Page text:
Re: questions about pointers in container

"Daniel T." <>
Wed, 06 Aug 2008 20:09:21 -0400
<> wrote:

"Daniel T." <> wrote: wrote:

"Daniel T." <> wrote: wrote:

as this example,


If my purpose is initialize data from xml files and store them in the
vector, so they can be used in class B by other member functions, do
you think functionP is a viable function(will a could go away after
out of the function)?
If not, is there a better solution than using functionPt?

I read that it is not a good design to have container for pointers(C++
FAQs), but I cannot see how I can get around it in my situation.

Newbie questions, thanks for the help


class A{
? ?....

class B{

void functionPt(){
? A* aPt ;

aPt has not been initialized. Copying it into a vector is technically
undefined behavior.

? vPt.push_back(aPt);


void functionP(){
? ...
? A a;
? ?v.push_back(a);

? ?vector<A*> vPt;
? ?vector<A> ?v;


Thanks. My fault. My intention is A* aPt = new A;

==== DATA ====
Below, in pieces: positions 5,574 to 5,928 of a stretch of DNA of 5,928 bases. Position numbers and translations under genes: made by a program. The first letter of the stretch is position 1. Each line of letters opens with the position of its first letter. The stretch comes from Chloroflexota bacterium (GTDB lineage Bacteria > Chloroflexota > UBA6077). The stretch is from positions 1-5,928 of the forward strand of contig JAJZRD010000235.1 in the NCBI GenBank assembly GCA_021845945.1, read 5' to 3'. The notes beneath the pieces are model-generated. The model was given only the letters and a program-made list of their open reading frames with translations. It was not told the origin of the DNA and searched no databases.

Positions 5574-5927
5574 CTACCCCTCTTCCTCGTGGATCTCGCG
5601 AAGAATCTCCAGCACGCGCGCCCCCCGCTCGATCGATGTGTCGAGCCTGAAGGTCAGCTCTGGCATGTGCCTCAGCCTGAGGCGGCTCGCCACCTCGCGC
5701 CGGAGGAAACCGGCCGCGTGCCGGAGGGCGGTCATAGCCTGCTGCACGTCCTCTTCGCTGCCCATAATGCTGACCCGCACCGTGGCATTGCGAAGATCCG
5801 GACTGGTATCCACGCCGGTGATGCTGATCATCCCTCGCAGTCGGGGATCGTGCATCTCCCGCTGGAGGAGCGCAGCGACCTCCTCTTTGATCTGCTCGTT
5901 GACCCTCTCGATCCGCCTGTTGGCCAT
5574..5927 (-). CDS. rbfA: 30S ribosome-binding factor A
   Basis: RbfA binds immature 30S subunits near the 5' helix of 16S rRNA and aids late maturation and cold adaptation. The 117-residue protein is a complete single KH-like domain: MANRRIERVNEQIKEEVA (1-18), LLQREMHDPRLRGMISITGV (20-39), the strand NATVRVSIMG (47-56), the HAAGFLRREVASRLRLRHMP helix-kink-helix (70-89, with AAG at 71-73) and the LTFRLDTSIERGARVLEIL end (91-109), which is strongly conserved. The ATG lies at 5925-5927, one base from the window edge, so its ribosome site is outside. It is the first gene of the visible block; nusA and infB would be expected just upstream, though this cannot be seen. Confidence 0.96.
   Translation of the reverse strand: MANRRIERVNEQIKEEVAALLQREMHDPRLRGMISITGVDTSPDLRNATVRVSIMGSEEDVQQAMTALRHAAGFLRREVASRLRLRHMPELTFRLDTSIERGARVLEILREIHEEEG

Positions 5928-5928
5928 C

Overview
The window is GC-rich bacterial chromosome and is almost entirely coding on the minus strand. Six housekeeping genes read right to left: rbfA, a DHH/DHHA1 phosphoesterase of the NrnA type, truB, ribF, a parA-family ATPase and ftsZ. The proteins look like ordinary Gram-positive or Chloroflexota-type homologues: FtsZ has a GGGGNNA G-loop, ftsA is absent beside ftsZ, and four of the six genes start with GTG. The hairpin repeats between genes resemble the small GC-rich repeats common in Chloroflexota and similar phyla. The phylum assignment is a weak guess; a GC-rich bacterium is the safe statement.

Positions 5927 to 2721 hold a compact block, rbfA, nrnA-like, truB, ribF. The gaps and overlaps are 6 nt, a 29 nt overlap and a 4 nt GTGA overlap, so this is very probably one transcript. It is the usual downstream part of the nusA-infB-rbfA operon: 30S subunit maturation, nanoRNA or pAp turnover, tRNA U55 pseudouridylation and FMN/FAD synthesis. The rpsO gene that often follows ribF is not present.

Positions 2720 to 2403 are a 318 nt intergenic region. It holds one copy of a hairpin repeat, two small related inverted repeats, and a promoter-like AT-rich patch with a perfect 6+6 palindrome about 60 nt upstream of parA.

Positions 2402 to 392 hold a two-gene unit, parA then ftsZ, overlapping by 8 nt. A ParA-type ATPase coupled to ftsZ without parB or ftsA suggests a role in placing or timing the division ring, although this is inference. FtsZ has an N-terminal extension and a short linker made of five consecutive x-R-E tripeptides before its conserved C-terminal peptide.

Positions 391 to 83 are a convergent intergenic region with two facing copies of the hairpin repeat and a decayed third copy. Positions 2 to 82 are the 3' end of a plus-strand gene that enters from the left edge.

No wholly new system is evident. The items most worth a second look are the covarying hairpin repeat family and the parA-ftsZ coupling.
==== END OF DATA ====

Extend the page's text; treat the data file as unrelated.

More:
Now you have a leak.

not really. my ~B will iterate the vector and call delete.

That's not in the code you posted though... You have to add it to the
code, also what about the copy constructor and the assignment operator?

Once you take all of the above into account, and then compare the volume
of code you have to write in order to correctly implement the vector<A*>
solution, to how little you have to write to implement the vector<A>
solution, It is easy to see which is better.

Let's look at the two with all these issues covered:

class A { };

class B1 {
   vector< A > vec;
   void func() {
      vec.push_back( A() );


   // I may have missed some bits, but I think this is generally correct.
class B2 {
   vector< A* > vec;
   B2( const B2& o ) : vec( o.vec.size() ) {
      try {
         vector< A* >::iterator o_it = o.vec.begin();
         for ( vector< A* >::iterator it = vec.begin();
               it != vec.end();
               ++it ) {
            *it = new A( *o_it );
      catch ( ... ) {
         for ( vector< A* >::iterator it = vec.begin();
               it != vec.end();
               ++it )
            delete *it;

   ~B2() {
      for ( vector< A* >::iterator it = vec.begin();
            it != vec.end();
            ++it )
         delete *it;

   void operator=( const B2& o ) {
      B2 tmp( o );
      swap( tmp.vec, vec );

   void func() {
      vec.push_back( new A );

Why would you implement B2 if you didn't absolutely have to?

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